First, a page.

As I write this, I don't know how the election turned out, whether Hillary Clinton maintained her modest lead or Donald Trump rode a wave of white anxiety into the White House, whether Roy Cooper emerged victorious or Pat McCrory's HB 2 sins went unpunished, whether Deborah Ross gave Democrats a majority in the U.S. Senate or Richard Burr hung on despite (or maybe because of) his promise of perpetual deadlock, whether my inevitable Wednesday-morning hangover will follow a night of relief or despair. I am, in a sense, the sportswriter who turned off Game 7 of the World Series during the ninth inning: I can see how the contest took shape, but not how it ended.
That in itself is enough to send a chill down my spine. Put simply, the 2016 election has exposed a cancer in the body politic, a bug in the machine. The American experiment seems perilously close to collapse.
It's possible—perhaps likely—I'm being overly pessimistic, that this existential crisis will abate and things will eventually coalesce into a new normal, just as they have after all the other existential crises in our country's 240-year history. After all, we survived the Civil War and the Great Depression. Why would this crisis prove any different? Moreover, the economy is churning along and violent crime is down from its early-nineties peak. In recent years we've also expanded civil rights for LGBTQ people, acknowledged the inequities in our criminal justice system, constructed an admittedly imperfect universal health care program, and seen a woman win a presidential nomination. Those are all markers of societal progress.
And yet here we are, in the midst of a long-developing political morass unlike anything in my lifetime, one that's difficult to even wrap my brain around.
A major political party, overtaken by uncompromising zealots, has made unbridled, unprecedented obstructionism its central organizing principle and fealty to the gun lobby and unfettered corporate greed its number one focus. It's also gone out of its way to scorn Latinos and Muslims and LGBTQ folks. Thirteen million of this party's members, including many who fancy themselves moral leaders (looking at you, Franklin Graham), chose as their champion a mendacious, bullying conspiracy theorist who channels George Wallace, flirts with fascism, and boasts of sexually assaulting women.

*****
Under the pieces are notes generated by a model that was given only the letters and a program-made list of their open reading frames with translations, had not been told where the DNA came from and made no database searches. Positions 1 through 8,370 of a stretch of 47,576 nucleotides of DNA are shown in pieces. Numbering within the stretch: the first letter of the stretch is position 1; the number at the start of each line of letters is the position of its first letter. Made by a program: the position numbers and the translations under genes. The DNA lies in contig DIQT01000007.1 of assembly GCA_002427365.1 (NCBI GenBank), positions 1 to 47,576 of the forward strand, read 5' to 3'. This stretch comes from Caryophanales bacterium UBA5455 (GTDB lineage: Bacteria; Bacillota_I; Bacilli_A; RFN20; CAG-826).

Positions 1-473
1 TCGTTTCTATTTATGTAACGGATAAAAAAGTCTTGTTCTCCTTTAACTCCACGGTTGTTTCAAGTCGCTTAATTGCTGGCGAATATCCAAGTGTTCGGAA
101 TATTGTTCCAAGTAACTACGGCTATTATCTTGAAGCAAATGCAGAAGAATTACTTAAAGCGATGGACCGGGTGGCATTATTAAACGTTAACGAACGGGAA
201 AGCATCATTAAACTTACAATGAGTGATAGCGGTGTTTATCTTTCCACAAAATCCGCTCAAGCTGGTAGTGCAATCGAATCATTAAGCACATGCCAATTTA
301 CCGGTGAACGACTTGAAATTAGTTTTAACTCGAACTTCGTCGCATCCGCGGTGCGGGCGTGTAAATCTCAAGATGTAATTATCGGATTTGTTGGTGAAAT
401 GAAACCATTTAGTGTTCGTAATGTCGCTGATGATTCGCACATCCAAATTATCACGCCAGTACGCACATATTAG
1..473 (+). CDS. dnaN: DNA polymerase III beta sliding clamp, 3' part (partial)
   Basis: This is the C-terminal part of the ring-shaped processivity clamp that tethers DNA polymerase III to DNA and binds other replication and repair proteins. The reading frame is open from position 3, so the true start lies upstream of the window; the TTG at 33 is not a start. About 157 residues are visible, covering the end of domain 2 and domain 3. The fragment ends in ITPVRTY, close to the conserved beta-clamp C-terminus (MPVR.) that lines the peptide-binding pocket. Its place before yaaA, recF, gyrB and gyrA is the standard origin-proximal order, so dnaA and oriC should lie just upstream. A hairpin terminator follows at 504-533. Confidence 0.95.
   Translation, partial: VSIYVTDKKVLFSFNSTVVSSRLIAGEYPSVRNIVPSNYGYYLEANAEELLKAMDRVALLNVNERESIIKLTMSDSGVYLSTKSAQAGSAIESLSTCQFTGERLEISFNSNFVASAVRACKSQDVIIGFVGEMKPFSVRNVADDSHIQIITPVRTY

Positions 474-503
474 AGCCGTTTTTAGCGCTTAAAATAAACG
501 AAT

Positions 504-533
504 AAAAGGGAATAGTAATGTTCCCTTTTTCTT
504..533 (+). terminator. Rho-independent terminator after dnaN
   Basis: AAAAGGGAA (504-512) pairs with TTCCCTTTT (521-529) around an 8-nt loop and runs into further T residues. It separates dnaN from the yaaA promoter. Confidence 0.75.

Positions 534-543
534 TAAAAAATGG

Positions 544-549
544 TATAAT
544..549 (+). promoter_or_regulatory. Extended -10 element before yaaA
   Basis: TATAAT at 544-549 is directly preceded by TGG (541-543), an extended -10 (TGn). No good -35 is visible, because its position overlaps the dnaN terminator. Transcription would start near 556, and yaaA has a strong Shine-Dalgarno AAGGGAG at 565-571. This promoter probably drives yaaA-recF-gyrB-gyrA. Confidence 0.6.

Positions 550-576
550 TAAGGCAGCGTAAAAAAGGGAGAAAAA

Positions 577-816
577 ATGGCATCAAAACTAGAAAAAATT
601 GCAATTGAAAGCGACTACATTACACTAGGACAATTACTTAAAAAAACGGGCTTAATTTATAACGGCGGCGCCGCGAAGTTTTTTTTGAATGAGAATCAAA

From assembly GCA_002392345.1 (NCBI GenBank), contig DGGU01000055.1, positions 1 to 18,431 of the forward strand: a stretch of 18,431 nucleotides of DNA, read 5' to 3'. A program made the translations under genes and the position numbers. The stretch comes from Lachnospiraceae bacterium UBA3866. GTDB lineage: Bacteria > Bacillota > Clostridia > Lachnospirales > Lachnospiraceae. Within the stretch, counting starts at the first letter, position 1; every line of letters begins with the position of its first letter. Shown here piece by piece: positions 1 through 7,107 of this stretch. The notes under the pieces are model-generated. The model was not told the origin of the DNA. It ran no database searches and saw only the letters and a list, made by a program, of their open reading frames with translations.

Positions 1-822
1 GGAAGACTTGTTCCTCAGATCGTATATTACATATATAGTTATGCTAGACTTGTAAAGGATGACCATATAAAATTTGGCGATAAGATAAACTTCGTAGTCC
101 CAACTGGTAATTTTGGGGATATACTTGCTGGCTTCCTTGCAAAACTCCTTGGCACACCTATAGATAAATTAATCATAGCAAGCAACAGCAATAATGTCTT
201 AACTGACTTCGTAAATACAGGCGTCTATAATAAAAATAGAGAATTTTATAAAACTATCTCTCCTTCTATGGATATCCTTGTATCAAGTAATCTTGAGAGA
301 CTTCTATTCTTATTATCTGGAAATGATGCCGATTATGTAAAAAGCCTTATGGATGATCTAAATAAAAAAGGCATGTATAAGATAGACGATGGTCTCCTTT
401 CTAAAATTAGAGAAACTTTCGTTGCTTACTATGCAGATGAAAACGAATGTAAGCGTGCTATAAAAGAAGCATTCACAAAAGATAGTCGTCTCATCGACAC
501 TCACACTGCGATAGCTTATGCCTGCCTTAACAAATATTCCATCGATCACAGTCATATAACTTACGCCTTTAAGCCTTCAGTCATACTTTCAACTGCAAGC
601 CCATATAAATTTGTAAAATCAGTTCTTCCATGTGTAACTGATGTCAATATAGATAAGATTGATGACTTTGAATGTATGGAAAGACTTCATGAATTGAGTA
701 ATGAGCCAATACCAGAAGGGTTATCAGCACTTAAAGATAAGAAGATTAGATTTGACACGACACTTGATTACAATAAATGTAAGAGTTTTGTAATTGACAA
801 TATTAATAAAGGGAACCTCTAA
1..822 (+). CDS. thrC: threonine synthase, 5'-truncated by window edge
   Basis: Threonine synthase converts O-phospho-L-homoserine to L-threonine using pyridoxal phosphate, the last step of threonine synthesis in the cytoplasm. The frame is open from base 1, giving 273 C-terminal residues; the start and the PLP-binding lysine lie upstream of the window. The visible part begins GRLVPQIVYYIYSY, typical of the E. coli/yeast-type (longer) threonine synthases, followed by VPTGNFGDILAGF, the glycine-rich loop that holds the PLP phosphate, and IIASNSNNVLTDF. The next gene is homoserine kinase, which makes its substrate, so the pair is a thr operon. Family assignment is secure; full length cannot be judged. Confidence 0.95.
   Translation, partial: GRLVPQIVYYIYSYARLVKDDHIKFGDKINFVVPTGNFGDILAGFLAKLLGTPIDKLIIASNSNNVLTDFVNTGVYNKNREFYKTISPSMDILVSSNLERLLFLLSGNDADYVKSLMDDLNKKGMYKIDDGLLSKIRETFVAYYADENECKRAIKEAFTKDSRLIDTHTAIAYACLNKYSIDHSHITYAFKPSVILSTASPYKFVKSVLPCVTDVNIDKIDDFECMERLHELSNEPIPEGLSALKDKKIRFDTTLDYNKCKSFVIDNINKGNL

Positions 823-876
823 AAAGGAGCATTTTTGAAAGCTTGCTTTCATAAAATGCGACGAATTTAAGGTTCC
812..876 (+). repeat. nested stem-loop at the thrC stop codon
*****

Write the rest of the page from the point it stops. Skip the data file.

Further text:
And tens of millions more Americans think this is acceptable. In the best-case scenario, we came this close to electing an unapologetic authoritarian leader of the free world. Indeed, even with the same ridiculous policy positions, a more disciplined, less-baggage-laden version of Trump could have won this thing easily.
That is, in a word, frightening.
Trumpism predates Trump, to be sure. It was conceived decades ago in the cesspool of Fox News and right-wing talk radio. It came of age in an era of ever-coarsening discourse, in which we seek out sources of information that confirm what we already believe. It metastasized after the election of the first black president, as white aggrievement found a home in the tea party. It calcified through the use of aggressive gerrymandering and blatant efforts to keep minorities from voting.